(Bloomberg) — The Senate is moving closer to a rebuke of Donald Trump over Iran, as Democratic Senator Tim Kaine said he has enough Republican votes to pass a resolution limiting the president’s ability to carry out a military attack against that country without congressional authorization.

The move reflects bipartisan dissatisfaction over the administration’s varying justifications for the drone strike that killed Iranian General Qassem Soleimani in Baghdad, including a briefing last week that one GOP senator called insulting.

Kaine said Tuesday he has 51 “declared votes“ for a revised version of his war powers resolution. He said GOP senators Mike Lee, Rand Paul, Susan Collins and Todd Young will support his measure.

Two of these Republicans — Lee and Paul — said last week they would support Kaine’s effort after they blasted Trump administration officials including Secretary of State Michael Pompeo over the classified briefing. Lee said it was the worst briefing he’d ever received on military matters.

Kaine told reporters Tuesday that he was approached by Republicans after that meeting with Trump administration officials turned tense.

“In conversations with Republican colleagues, especially after the briefing last week, they were discouraged that the attitude that was being communicated to us was that Congress is an annoyance” and they only wanted to provide “morsels of information,” Kaine said.

Lower-level officials from the departments of State and Defense will provide another classified briefing Wednesday to members of the Senate Foreign Relations Committee. Briefers include Brian Hook, the special representative for Iran, and David Schenker, the assistant secretary of state for the Middle East.

Revised Resolution

The Senate Foreign Relations Committee has led some of the only efforts from Republican lawmakers to push back on Trump’s policy priorities in the last three years. The panel has introduced resolutions to prevent the Trump administration from selling arms to Saudi Arabia and continuing to back the Saudi-led coalition fighting in Yemen.

Trump vetoed those measures, and Congress failed to reach the two-thirds majority needed to override his veto. If the Kaine resolution passes the Senate, it will have to be adopted by the House before going to the president. Trump would probably veto it.

The House already adopted a similar resolution that only got three Republican votes in the Democratic-led chamber. That bill was introduced under a slightly different procedure that wouldn’t need Trump’s signature but would likely face a challenge in court.

Kaine’s resolution would order the president to cease any hostilities against Iran, its government or its military without express authorization from Congress. The measure includes changes requested by Republicans who were frustrated by last week’s briefing.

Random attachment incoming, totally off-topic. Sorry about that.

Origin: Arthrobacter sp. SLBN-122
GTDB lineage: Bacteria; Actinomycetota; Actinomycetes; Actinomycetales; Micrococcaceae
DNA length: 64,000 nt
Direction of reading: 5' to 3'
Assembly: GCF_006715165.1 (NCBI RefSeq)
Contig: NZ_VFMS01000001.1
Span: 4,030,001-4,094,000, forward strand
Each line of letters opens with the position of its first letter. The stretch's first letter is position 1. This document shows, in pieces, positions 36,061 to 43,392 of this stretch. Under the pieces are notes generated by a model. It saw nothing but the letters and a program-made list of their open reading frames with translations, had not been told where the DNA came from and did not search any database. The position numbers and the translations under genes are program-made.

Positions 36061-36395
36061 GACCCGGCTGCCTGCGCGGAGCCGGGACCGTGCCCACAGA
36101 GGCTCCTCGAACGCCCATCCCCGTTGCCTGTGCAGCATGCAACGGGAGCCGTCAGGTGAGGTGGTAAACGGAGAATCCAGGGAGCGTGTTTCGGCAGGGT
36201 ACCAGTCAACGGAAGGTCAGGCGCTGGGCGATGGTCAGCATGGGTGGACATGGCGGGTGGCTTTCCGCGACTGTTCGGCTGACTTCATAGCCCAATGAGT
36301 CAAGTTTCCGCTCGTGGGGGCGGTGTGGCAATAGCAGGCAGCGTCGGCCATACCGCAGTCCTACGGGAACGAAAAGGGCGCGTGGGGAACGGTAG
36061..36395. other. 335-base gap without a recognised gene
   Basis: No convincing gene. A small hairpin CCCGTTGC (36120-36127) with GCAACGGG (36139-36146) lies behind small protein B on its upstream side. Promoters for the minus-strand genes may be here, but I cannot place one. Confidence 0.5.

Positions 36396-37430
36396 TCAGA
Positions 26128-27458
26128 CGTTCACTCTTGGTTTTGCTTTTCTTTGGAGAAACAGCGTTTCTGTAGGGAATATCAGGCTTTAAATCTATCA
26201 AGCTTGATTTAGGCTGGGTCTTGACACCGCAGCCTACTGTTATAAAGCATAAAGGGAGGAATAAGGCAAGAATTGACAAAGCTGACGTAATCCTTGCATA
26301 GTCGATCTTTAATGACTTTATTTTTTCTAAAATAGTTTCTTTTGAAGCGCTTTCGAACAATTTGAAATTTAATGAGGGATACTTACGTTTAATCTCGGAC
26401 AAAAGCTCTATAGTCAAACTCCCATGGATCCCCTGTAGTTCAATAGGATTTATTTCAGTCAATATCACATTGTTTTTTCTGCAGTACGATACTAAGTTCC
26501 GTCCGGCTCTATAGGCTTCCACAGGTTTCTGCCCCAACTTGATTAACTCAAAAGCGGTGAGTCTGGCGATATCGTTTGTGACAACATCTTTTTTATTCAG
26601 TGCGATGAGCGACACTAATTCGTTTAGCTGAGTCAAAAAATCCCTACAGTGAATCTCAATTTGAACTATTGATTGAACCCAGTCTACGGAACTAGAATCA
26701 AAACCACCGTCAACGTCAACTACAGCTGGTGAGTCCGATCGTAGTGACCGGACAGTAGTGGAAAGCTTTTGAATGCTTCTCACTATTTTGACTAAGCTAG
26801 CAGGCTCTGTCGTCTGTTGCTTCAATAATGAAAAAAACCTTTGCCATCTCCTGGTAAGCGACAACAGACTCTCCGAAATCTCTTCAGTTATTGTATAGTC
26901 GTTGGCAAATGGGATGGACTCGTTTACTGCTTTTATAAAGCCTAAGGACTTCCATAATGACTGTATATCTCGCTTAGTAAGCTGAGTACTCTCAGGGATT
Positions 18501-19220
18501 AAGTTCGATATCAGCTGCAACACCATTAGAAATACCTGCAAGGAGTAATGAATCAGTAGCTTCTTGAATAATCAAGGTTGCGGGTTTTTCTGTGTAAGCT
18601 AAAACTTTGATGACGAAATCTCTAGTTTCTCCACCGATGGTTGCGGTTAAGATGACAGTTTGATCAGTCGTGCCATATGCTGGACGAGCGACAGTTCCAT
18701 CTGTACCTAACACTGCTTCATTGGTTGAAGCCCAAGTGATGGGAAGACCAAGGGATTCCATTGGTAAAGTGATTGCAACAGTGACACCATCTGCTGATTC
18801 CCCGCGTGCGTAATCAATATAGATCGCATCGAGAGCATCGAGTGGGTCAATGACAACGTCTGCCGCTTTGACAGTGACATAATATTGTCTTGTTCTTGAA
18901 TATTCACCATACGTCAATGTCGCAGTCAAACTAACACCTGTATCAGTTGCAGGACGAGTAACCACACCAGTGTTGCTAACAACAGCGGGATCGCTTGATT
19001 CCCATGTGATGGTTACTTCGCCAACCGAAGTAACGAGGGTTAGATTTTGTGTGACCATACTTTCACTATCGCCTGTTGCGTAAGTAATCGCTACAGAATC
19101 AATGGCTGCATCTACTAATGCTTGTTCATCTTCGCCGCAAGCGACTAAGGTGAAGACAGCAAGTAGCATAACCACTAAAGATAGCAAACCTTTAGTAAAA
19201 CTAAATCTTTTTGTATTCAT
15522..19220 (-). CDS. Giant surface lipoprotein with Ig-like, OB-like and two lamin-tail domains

“After that they came to me and we have been able to make amendments that earned the support first of Senators Lee and Paul, but now the support also of Senators Young and Collins,” Kaine said.

The revised version of the bill did not attract the support of Senator Mitt Romney, a Republican from Utah, who said in a statement that the resolution sends the wrong message to Iran during a time of heightened tensions in the region.

“This resolution would undermine our deterrent capability and send the wrong message to Iran,” Romney said. “As it is currently drafted, this resolution would tie the president’s hands in responding to further potential Iranian aggression.”

Also on Tuesday, a group of eight Democratic senators wrote to acting Director of National Intelligence Joseph Maguire asking for a briefing about claims by Trump and other administration officials that Soleimani was planning imminent attacks on U.S. embassies before he was killed earlier this month.

“There was no mention of any of this classified evidence during the all-senators briefing last Wednesday,” said the senators, led by Chris Murphy, a Democrat from Connecticut.

Majority Support

Young said earlier Tuesday he informed the Trump administration that he plans to support Kaine’s resolution after it was revised to remove some language he said was too political.

“The members of the administration with whom I spoke, who are important advisers to the president on issues of national security, were comfortable with my principled position,” Young said.

Collins said in a statement that the revised Kaine resolution doesn’t prevent the president from defending U.S. forces abroad while reasserting Congress’s “constitutional role.”

”Congress cannot be sidelined on these important decisions,” Collins said. “Only the legislative branch may declare war or commit our armed forces to a sustained military conflict with Iran.”

Kaine said the resolution is eligible for floor consideration next Tuesday though it could get a vote earlier if a deal is reached with leadership. Kaine said that under Senate rules the measure can get an expedited vote and only needs a simple majority to pass.

Senate Minority Leader Chuck Schumer was also optimistic that it has enough support to pass.

“We believe we will get 51 votes,” Schumer told reporters Tuesday. “We believe this resolution is the right way to go.”

Kaine said he expects the Senate to be able to act on the resolution even though Majority Leader Mitch McConnell said the chamber plans to begin Trump’s impeachment trial on Tuesday. Schumer said senators will “work out the timing.”

(Updates with lawmaker comment beginning in the 13th paragraph.)

To contact the reporters on this story: Daniel Flatley in Washington at dflatley1@bloomberg.net;Laura Litvan in Washington at llitvan@bloomberg.net

To contact the editors responsible for this story: Joe Sobczyk at jsobczyk@bloomberg.net, Anna Edgerton, Laurie Asséo

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